The importance of DARPA funding

As many of you know, Arbor Networks was founded in 2000 in order to commercialize research I did as a graduate student with Farnam Jahanian, my advisor at the electrical engineering and computer science department at the University of Michigan. The research we did, and everything that followed, would not have been possible without a grant from the Defense Advanced Research Project Agnecy or DARPA.

As I think of our nearly 300 employees and the role we play in securing carrier networks and enterprise data centers, I am heartened to see that DARPA is, once again, investing heavily in Internet security. Today’s investment means jobs in the future, not to mention new, innovative solutions to better secure our connected planet.

DARPA promises 50% increase in advanced research spending over next 5 years
At its Colloquium on Future Directions in Cyber Security this week, DARPA Director Regina Dugan said that since 2009, the agency has steadily increased its cyber research efforts and its budget submission for fiscal year 2012 increased cyber research funding by $88 million, from $120 million to $208 million. In addition, over the next five years, the agency plans to grow its top-line budget investment in cyber research from 8% to 12%.

“DARPA’s role in the creation of the Internet means we were party to the intense opportunities it created and share in the intense responsibility of protecting it. Our responsibility is to acknowledge and prepare to protect the Nation in this new environment,” said Dugan. “We need more and better options. We will not prevail by throwing bodies or buildings at the challenges of cyberspace. Our assessment argues that we are capability limited, both offensively and defensively. We need to fix that.”

This is great news for our industry and for our economy. DARPA funding has led to some truly amazing technological innovation, including:

The Internet! Larry Roberts, Vint Cerf,’s original four node party!
GPS, funded in 1960 as a military application; today a ubiquitous consumer technology. Don’t leave home without it!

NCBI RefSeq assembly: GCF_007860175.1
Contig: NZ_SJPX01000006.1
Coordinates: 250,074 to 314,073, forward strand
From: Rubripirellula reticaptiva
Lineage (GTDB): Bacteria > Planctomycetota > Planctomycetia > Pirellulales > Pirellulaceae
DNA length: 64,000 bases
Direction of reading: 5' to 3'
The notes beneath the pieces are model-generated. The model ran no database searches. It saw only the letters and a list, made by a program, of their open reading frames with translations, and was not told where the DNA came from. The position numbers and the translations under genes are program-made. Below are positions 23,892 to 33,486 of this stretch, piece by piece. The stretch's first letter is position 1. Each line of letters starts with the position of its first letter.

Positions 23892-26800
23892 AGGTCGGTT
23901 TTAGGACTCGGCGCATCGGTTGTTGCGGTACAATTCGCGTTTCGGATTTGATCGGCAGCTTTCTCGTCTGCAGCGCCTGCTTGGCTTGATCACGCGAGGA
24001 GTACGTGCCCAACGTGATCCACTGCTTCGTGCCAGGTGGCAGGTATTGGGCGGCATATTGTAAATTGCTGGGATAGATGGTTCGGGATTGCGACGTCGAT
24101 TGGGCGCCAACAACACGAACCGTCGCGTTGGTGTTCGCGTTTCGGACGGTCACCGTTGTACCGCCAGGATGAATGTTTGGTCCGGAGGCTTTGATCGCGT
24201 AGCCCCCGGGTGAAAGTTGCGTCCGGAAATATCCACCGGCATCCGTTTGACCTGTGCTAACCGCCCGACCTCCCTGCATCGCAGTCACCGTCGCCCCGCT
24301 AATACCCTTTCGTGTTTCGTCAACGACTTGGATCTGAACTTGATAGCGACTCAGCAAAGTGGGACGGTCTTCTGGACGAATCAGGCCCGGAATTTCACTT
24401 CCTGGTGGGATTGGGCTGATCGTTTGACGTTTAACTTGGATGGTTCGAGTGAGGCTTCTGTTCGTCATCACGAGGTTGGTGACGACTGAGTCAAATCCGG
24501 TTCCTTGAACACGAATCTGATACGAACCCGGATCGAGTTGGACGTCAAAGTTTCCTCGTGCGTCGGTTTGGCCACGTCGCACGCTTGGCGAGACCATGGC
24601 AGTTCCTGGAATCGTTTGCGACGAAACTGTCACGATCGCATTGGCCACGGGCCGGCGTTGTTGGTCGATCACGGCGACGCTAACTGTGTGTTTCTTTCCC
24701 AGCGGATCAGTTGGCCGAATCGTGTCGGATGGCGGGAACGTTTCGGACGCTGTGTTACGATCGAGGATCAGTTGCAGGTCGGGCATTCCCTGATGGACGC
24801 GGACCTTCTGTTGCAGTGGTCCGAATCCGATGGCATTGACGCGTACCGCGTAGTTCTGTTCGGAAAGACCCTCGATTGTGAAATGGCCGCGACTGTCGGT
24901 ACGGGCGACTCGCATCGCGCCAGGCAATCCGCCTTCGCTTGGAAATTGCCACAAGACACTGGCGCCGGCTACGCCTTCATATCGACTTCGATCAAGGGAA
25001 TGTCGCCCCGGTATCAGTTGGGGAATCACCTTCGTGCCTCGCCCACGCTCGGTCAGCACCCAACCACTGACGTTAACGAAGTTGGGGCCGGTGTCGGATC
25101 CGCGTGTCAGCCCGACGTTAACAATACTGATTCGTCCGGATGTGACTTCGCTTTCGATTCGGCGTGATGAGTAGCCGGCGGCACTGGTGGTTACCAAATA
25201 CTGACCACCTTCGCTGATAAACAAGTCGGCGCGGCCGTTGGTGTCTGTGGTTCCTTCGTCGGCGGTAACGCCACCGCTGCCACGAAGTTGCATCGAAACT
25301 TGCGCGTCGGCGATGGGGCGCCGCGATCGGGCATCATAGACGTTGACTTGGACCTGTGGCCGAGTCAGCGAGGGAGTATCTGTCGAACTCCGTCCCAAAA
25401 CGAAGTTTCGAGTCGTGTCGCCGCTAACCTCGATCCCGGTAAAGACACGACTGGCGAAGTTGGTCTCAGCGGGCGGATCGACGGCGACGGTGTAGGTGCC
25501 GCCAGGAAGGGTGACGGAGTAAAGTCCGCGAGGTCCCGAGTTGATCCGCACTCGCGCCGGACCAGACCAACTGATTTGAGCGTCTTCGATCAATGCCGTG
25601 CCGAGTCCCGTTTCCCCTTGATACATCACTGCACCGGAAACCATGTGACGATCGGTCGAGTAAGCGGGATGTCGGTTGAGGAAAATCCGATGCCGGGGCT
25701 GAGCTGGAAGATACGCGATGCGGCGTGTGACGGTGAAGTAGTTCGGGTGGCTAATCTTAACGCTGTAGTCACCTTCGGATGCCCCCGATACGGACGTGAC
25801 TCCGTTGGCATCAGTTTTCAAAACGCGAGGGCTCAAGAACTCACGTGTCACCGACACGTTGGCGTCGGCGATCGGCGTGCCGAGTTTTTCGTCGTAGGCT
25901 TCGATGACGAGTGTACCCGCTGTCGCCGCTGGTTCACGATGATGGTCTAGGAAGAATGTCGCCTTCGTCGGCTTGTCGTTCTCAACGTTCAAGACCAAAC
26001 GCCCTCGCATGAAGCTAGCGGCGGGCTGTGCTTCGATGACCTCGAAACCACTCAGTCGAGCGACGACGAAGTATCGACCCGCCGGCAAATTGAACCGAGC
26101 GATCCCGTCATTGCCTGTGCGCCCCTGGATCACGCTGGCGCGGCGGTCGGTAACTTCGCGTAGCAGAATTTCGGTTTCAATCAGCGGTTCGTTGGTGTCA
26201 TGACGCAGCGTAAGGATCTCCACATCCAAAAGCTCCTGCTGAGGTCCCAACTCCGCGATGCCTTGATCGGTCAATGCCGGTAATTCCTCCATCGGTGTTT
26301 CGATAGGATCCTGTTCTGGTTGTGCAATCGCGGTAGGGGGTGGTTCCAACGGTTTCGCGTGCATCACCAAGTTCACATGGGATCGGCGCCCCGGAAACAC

Stealth Planes: The first prototype was tested in the late 1970s and ultimately became the F-117 Nighthawk stealth fighter.
Gallium Arsenide: Fast electron migration for high frequency electronics – makes the cellphone go!
Robotics: DARPA’s Grand Challenge for autonomous vehicles has been pushing robotics forward for decades. I still remember seeing the rovers in Schenley Park at CMU early in the mornings in the 80’s.

DARPA’s role in Arbor Networks Founding
One of my personal favorite DARPA projects was the Lighthouse Project, which Farnam and I (co-PI’s) spun out of the University and used as the technological foundation for creating Arbor Networks. In 1999, we were witnessing the proliferation of increasingly complex, widely distributed cyber-attacks on commercial and mission-critical military systems interconnected by IP-based networks. Arguably chief among these security threats were distributed denial of service (DDoS) attacks, zero-day network threats, and routing exploits.

The research we did at the University of Michigan, funded by DARPA, led to the discovery of highly scalable, service provider-class solutions for the rapid detection, backtracking, and mitigation of DDoS attacks. Working from a granular understanding of normal network flows, the anomaly detection system developed by this research can rapidly spot attacks, closing the costly gap between the detection of a network-based security threat and its resolution. A highly successful deployment and demonstration of this technology on a production service provider network in the summer of 2000 led to the fast-paced transfer of this technology and the founding of Arbor Networks.

First and foremost DARPA’s support was critical in providing the seed funding that led to this research breakthrough. This also enabled the research group to incubate a set of expertise capable of developing these new technologies including expertise in networking security, network engineering, and routing. In addition access to MERIT provided a production service provider network as a platform for technology development: crucial given the nature of the problems the project set out to solve. This heritage has proved incredibly valuable as it influenced architecture, design, and features in ways that would be impossible to replicate in the lab. Indeed, much of the project’s success over its competition can be traced to decisions made because of its production, service provider network heritage. This collaboration would not have been possible without DARPA’s sponsorship of a deployment and demonstration system on a production network.

To this day, Farnam is involved directing programs and initiatives that support ambitious long-term research and innovation through his position at the National Science Foundation as the head of the Computer & Information Science & Engineering (CISE) Directorate. At Arbor, research has been and remains at the heart of what we do. We know firsthand the key role DARPA funding plays in research, innovation and job creation. Go DARPA go!

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